Communities are very essential to blockchain projects who have relied on them to shoot into the limelight. However, Bancor Network is leveraging on that as it recently announced its plans to launch its plans of blockchain-based community currencies in Kenya. Bancor has a plan to create a project in the East African country that will enable communities to curb poverty. The plan includes increasing peer-to-peer collaboration, sensitizing those at the grassroots level of the use and benefits of cryptocurrencies.
The Bancor project has a new Director of Community cryptocurrencies, Will Ruddick, who has lived in Nairobi for some years now. He explained, “When communities have the same right as nations to create and manage currencies, they will unlock their full potential.” Ruddick currently runs a non-profit organisation called Grassroots Economics. The organisation focuses on overseeing community currency programs and already does that from six different locations in Kenya. The Bancor Protocol will be used to further drive Grassroots’ existing paper currency system into an expansion built on the blockchain with the capability to reduce poverty and build stable markets through the use of local currencies.
This new project will enable communities within the East African nation to create and manage their own digital tokens, through the utilisation of blockchain technology, thereby, closing the barriers that have historically existed to prevent the use of community currencies. Ruddick, together with his team, will make use of the Bancor Protocol to expand Grassroots’ existing paper currency system into a blockchain-based network that intends to decrease poverty and build stable markets through the use of local currencies.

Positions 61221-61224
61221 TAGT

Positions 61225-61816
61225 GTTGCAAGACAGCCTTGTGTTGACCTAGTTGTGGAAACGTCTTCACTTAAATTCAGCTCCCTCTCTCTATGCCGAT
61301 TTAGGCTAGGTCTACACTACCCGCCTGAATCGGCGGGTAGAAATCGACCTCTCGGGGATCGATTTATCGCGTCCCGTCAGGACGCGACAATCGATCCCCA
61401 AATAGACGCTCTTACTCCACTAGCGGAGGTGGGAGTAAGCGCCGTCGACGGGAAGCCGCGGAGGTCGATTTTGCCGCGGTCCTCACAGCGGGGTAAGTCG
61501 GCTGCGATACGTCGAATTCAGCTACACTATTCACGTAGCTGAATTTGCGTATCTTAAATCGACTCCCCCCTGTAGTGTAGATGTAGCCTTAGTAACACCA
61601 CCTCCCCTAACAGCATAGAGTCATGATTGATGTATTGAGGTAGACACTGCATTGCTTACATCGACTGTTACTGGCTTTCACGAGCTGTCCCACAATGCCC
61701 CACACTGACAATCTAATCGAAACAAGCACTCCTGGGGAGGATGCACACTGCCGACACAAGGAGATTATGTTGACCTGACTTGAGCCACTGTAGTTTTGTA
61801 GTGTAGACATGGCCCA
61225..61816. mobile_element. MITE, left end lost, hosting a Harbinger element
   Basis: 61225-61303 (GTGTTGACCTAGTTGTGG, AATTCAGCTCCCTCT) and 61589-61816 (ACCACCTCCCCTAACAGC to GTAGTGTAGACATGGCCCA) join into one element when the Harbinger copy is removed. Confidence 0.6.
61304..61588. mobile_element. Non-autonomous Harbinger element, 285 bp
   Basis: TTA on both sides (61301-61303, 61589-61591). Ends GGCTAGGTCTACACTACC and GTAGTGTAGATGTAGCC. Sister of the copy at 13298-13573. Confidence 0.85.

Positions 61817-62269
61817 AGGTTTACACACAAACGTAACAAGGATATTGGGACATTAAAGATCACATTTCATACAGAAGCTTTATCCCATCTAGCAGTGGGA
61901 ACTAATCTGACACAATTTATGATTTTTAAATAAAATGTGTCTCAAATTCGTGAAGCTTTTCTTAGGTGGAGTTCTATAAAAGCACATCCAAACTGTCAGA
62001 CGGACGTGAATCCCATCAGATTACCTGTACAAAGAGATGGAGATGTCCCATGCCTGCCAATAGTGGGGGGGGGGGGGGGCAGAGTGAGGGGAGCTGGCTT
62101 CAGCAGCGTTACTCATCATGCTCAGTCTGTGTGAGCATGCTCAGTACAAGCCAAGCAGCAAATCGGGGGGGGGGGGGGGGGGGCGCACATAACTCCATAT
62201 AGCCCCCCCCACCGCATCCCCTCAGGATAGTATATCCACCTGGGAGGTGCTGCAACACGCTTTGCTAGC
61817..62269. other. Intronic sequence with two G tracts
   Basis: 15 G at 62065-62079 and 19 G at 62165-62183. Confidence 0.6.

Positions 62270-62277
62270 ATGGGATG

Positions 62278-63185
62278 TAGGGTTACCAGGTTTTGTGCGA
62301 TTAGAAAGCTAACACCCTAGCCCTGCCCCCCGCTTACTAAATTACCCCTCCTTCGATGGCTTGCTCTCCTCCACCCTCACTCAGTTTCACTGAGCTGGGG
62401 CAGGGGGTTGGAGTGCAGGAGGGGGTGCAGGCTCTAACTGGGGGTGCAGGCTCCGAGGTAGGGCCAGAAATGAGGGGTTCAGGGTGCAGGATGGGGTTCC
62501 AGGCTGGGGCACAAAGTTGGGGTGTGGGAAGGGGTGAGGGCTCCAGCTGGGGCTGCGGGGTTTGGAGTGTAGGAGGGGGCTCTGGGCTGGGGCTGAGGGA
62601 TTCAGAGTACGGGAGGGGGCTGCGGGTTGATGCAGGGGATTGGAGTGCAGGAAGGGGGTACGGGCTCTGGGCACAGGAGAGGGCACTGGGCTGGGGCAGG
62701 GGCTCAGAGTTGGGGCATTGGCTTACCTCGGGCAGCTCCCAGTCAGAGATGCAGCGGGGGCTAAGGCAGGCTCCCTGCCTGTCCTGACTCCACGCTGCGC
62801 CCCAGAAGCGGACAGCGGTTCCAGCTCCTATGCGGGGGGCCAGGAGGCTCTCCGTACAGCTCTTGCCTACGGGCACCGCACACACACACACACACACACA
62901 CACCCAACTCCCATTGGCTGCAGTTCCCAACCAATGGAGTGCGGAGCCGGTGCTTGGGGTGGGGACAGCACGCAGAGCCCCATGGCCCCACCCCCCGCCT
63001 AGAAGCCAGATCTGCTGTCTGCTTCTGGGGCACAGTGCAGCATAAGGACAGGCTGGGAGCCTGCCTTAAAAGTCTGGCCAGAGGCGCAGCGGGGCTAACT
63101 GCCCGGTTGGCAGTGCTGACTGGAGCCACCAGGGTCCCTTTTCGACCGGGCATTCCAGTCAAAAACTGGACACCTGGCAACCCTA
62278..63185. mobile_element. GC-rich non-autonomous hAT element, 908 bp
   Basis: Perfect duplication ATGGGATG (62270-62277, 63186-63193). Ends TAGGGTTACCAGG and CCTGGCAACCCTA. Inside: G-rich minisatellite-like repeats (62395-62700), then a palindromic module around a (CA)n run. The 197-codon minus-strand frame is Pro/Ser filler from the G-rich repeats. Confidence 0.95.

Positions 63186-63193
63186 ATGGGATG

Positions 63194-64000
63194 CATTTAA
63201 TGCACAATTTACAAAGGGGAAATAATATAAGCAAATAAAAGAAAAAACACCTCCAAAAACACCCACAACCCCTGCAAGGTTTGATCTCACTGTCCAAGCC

On the other hand, Co-founder of Bancor, Galia Benartzi explained his positive belief in Bancor. He explained, “We have seen the crypto world generate roughly $400 billion for new currencies, and we believe the same mechanics can be applied to help communities create wealth on a local level through the use of blockchain-based community currencies that fill regional trade gaps, enable basic income and food security, and promote thriving local and interconnected global markets.”
Bangor already has plans to seed for the first time in June 2018. The Bancor Network has already tested pilot projects In Kibera and Kawangware kenya’s largest towns. The network also gives one the opportunity to create cryptos that have one or more balances in a connected currency. With this, integrated currencies can be replaced with each other without the need for a counterparty. Bancor Network is one of the numerous efforts by blockchain projects to create grassroot participation.
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